It makes it so much easier to write about an article about a boat when it's something that you are excited about. It's not exactly a secret that I am a Hallett fan, and I have been since my youth. In particular the 210, 240, and non stepped 270's are boats that are legendary in my mind, and on my bucket list to own someday. Some will remember back when I was writing for Performance Boats, I did an article titled "The best boat / motor pkg of all time" and the three contenders were the Conquest, Talon Cat, and the Hallett 240, ultimately with the 240 taking the honors with an HP500 as best "overall sport boat."

I will say openly though that I completely disagree with Hallett's choice to discard the proven and still to this day stylish 240 in favor of the new 255 (even if it has the same bottom). I have been told by Jerry himself that they won't built a 240, so the 255 is it. I have been told by others though that they will, so I suppose that would come down to a "Cash Talks and Bullshit walks" type moment in the sales office, and since I have no intention of buying one anytime soon, it's pretty obvious which category I fall in currently.

The whole point of that whole discussion is more or less to say that I have not been overly excited about some of Hallett's latest offerings, mainly just because I'm not a fan of the "Euro" styling. However both the 290, and the 285 Deck at the show had excellent aesthetic lines that will prove to be timeless much like the three mentioned above. Ultimately the bottoms and how well they work will determine if they end up in the "legendary" category or not for me though.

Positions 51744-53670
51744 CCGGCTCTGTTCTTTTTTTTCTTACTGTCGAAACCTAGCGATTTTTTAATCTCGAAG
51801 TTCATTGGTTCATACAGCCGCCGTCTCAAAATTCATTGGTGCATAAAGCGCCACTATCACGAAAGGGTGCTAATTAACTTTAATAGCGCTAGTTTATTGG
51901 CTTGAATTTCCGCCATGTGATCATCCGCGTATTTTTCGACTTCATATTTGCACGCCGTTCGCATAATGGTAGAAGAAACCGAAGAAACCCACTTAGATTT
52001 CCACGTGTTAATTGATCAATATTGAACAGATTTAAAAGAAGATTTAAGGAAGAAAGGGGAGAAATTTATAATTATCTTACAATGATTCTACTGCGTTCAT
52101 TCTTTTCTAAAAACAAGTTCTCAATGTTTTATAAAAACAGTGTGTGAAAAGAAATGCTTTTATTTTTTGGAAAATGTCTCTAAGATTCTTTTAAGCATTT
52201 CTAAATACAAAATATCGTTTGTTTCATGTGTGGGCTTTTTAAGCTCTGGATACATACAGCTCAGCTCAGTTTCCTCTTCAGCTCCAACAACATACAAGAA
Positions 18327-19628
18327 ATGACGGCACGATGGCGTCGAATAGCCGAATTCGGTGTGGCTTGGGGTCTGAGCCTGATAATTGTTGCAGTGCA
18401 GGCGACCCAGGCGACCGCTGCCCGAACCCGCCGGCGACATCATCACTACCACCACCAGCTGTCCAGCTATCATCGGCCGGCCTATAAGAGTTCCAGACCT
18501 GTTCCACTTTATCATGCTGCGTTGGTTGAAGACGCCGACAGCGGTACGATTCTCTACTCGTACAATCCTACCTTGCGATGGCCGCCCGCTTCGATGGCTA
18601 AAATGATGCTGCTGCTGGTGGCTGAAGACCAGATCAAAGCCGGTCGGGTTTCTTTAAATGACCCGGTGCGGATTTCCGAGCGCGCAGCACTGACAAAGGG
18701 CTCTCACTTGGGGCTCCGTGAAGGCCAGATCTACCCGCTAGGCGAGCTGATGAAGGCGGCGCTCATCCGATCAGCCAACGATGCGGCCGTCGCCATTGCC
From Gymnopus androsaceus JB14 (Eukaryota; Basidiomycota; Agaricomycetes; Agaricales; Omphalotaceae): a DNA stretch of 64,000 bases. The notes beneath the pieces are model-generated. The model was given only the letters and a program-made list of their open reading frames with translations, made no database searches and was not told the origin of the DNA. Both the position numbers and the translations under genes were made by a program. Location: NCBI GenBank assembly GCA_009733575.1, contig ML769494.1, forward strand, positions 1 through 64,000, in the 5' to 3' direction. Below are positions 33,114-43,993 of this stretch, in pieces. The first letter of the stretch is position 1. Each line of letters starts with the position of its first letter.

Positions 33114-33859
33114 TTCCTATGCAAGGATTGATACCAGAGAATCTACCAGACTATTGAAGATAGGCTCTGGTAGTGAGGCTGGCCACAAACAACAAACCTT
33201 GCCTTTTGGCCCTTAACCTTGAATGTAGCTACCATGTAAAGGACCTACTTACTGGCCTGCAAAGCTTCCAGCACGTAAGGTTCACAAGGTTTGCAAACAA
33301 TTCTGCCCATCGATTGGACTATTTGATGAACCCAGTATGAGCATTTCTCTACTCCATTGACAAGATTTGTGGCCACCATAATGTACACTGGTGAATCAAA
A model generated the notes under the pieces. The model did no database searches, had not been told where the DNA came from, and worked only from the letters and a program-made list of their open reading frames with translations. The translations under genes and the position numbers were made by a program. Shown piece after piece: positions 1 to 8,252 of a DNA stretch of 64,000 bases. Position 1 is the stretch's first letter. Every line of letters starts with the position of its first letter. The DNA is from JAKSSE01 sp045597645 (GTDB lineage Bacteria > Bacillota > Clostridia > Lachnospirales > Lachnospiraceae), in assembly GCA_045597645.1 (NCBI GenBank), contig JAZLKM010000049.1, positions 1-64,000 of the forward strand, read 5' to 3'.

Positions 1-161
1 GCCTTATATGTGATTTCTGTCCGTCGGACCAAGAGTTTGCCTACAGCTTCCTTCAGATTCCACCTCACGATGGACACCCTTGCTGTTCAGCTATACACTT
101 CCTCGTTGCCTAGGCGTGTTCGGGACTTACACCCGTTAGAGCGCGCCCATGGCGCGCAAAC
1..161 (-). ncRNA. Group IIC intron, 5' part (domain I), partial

The absolute first thing you will notice walking up to this boat at the LA show is the exceptionally aggressive Step Bottom on the 290. Even though I'm sure the bottoms work entirely differently than each other, you can't help but notice the similarity to an Active Thunder with a raised entirely separate running surface going all the way back to the Transom. This bottom was designed by Michael Peters out of Florida and is patented. In talking with a sales rep at Hallett, variations of it have been used with great success in high speed Military applications. The bottom itself is said to be much more docile and forgiving in the turns than it's predecessors.


Walking up the stairs to the swimstep, you can see that Hallett integrated the ladder on one side, and a small storage compartment on the other that can easily be used as a cooler (has drains)



My only suggestion or thing that I would change aesthetically if I was building one of these, is I would ask them to ditch the billet aluminum vent's on the back in favor polished Stainless. It just looked a little out of place, when everything else in the boat is stainless and of such a higher caliber.


Example of the drain lines on the transom.

Moving forward and standing on the engine hatch gives you a great view of the cockpit, and about as gently as a freight train smacks you right in the face with pure class. I have been trying to put my finger on it for years as to why Hallett's are just so much nicer than most everything out there, but I never have been able to "nail it" down to just one thing.

Interestingly enough in this boat even though it looks like the traditional Hallett Teak floor it isn't. This boat has an innerliner, and the teak looking mattes actually have a soft almost rubber feel to them. I haven't seen it before, but it really sets the boat off when you are in it.